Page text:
22. The receiver of claim 21 further comprising:
an equalizer to equalize a received signal based on the delay-restricted estimated channel vector Λ from the channel estimator.
Description
FIELD OF THE DISCLOSURE

The present disclosure relates to methods and systems for channel estimation of multi-carrier modulation transmissions.

BACKGROUND

In recent years, Orthogonal Frequency Division Multiplexing (OFDM) has attracted attention as a candidate for high-data-rate video and multimedia communications. OFDM belongs to a family of transmission schemes called multi-carrier modulation. Multi-carrier modulation is based on dividing a given high bit-rate data stream into several parallel low bit-rate data streams and modulating each stream on separate sub-carriers.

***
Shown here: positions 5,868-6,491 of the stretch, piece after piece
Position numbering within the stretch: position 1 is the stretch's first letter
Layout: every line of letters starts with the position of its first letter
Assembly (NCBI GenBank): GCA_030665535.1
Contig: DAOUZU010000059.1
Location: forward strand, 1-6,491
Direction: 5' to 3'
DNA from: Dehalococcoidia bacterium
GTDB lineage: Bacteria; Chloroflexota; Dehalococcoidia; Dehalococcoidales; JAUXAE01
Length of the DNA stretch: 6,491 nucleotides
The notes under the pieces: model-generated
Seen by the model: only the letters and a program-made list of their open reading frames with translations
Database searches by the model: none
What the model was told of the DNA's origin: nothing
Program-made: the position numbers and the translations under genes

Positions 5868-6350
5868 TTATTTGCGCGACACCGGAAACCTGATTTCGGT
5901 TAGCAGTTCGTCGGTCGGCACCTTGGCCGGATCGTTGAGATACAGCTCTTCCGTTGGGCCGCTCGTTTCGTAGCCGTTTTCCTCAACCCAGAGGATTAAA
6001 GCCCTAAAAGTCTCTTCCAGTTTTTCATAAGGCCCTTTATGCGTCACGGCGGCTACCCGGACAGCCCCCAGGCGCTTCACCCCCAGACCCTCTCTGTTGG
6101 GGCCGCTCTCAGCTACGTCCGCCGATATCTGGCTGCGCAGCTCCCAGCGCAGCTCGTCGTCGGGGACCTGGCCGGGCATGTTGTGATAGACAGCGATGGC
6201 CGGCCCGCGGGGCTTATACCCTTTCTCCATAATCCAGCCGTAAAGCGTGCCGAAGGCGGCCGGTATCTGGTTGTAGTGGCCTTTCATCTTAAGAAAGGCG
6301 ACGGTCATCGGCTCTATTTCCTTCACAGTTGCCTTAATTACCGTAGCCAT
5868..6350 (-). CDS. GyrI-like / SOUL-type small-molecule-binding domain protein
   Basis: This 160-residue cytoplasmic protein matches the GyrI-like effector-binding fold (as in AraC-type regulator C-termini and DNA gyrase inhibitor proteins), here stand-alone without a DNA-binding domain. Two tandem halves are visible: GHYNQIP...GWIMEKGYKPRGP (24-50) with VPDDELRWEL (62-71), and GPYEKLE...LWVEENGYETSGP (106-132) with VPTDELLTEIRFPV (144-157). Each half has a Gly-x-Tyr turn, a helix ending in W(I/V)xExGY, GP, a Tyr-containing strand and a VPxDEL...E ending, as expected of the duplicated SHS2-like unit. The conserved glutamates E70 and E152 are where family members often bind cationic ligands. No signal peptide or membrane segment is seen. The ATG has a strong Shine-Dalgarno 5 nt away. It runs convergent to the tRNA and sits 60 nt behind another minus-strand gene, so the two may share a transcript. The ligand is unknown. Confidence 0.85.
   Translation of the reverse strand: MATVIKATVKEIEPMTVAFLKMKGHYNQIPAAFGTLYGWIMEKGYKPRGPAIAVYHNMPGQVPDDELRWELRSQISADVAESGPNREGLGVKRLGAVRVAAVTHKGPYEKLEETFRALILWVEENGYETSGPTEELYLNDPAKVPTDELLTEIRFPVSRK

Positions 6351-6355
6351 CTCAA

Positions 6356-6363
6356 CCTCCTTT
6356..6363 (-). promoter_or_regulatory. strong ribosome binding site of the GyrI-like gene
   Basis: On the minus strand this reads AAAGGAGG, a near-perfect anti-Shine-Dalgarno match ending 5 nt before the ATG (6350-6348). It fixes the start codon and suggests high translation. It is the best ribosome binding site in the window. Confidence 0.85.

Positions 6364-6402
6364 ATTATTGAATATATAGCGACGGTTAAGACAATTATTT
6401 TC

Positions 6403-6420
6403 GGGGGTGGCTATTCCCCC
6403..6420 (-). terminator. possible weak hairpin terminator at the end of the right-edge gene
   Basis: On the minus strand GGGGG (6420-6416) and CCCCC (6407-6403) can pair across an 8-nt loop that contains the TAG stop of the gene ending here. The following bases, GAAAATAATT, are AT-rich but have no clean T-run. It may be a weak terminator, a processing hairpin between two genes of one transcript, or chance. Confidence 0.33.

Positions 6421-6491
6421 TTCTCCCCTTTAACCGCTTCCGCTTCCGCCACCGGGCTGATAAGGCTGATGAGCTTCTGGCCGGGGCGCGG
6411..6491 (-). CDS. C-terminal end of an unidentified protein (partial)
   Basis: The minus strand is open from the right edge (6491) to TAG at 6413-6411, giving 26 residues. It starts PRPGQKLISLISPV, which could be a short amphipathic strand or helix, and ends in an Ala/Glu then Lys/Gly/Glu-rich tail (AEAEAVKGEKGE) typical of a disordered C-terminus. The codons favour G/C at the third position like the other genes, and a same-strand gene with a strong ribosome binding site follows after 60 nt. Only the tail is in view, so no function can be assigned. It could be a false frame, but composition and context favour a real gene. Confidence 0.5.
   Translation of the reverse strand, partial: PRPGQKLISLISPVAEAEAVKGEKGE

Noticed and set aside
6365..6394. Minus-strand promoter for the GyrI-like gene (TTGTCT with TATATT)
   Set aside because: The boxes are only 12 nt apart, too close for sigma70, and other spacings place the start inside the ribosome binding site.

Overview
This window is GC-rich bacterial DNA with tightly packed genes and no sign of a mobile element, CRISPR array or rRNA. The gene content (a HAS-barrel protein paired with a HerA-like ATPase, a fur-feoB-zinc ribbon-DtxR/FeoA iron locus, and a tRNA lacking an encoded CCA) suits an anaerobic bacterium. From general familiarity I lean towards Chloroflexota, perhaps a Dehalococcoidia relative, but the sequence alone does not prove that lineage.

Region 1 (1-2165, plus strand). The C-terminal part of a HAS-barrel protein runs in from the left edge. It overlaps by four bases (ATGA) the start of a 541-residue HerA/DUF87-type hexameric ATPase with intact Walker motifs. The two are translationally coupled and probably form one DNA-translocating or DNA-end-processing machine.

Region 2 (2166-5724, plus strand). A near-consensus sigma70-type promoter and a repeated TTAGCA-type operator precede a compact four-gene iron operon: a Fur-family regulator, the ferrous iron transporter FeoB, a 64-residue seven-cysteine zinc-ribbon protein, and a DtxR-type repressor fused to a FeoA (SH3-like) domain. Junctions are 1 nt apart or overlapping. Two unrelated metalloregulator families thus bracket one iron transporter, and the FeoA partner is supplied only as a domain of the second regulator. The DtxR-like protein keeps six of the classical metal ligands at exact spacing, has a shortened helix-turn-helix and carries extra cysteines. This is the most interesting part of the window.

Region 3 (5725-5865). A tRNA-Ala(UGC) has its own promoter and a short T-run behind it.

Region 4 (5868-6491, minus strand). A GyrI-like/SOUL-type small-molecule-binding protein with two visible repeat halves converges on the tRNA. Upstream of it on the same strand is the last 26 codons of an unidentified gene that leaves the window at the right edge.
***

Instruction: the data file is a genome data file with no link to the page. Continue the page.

The motivation for using multi-carrier modulation is to overcome the problem of inter-symbol interference (ISI). In wireless channels where radio signals from a transmitter traverse multiple paths to a receiver, all the signal energy does not necessarily arrive at the receiver at the same instant of time. This phenomenon of dispersion in a communication channel causes energy from one symbol duration to spill into succeeding symbol durations.

When a time delay due to dispersion is either a significant fraction of or more than the symbol time duration, the resultant ISI can be detrimental. ISI causes an irreducible error floor that cannot be overcome by simply by changing a radio frequency (RF) parameter such as a transmit power, an antenna pattern or a frequency plan.